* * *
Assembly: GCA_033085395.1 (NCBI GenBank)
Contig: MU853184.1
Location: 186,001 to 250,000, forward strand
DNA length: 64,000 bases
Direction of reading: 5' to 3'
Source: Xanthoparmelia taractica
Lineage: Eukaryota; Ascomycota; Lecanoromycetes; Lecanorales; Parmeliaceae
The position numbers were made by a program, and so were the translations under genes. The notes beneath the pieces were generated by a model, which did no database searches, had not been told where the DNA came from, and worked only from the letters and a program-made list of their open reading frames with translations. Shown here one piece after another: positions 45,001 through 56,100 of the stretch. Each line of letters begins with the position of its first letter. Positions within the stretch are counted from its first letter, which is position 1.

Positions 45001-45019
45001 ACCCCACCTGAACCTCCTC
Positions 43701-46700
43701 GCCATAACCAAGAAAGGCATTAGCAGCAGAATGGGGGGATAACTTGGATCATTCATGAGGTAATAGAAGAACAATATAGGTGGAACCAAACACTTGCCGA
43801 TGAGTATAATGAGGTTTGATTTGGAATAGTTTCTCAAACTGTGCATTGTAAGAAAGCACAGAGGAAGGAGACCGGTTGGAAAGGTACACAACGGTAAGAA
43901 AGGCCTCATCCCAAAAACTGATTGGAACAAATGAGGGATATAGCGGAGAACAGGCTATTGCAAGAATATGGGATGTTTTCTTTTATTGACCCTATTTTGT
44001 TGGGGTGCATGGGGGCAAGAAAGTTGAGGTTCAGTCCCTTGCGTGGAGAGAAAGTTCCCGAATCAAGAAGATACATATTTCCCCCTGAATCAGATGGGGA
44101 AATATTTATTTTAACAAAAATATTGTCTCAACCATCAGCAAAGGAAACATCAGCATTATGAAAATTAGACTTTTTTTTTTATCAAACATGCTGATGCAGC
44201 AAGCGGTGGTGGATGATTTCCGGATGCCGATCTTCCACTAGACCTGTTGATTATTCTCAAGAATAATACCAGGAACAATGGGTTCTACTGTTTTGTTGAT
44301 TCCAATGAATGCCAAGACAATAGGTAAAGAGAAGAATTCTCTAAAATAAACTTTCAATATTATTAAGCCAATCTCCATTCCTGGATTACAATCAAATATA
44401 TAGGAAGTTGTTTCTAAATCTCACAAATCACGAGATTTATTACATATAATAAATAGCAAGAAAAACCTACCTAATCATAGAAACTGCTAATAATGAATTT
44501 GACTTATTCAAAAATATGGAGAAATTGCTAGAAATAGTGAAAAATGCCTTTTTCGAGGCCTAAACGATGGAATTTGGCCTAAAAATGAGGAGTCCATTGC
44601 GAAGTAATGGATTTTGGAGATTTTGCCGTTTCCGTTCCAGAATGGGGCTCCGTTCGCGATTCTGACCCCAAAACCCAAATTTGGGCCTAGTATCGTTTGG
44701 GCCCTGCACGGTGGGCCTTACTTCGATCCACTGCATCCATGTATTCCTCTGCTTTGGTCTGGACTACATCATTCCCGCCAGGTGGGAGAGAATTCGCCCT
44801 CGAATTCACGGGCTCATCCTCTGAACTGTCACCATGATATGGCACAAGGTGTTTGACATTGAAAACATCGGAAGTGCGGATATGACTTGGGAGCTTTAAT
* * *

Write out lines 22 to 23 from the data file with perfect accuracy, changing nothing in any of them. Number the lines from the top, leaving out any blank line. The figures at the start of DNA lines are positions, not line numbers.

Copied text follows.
44701 GCCCTGCACGGTGGGCCTTACTTCGATCCACTGCATCCATGTATTCCTCTGCTTTGGTCTGGACTACATCATTCCCGCCAGGTGGGAGAGAATTCGCCCT
44801 CGAATTCACGGGCTCATCCTCTGAACTGTCACCATGATATGGCACAAGGTGTTTGACATTGAAAACATCGGAAGTGCGGATATGACTTGGGAGCTTTAAT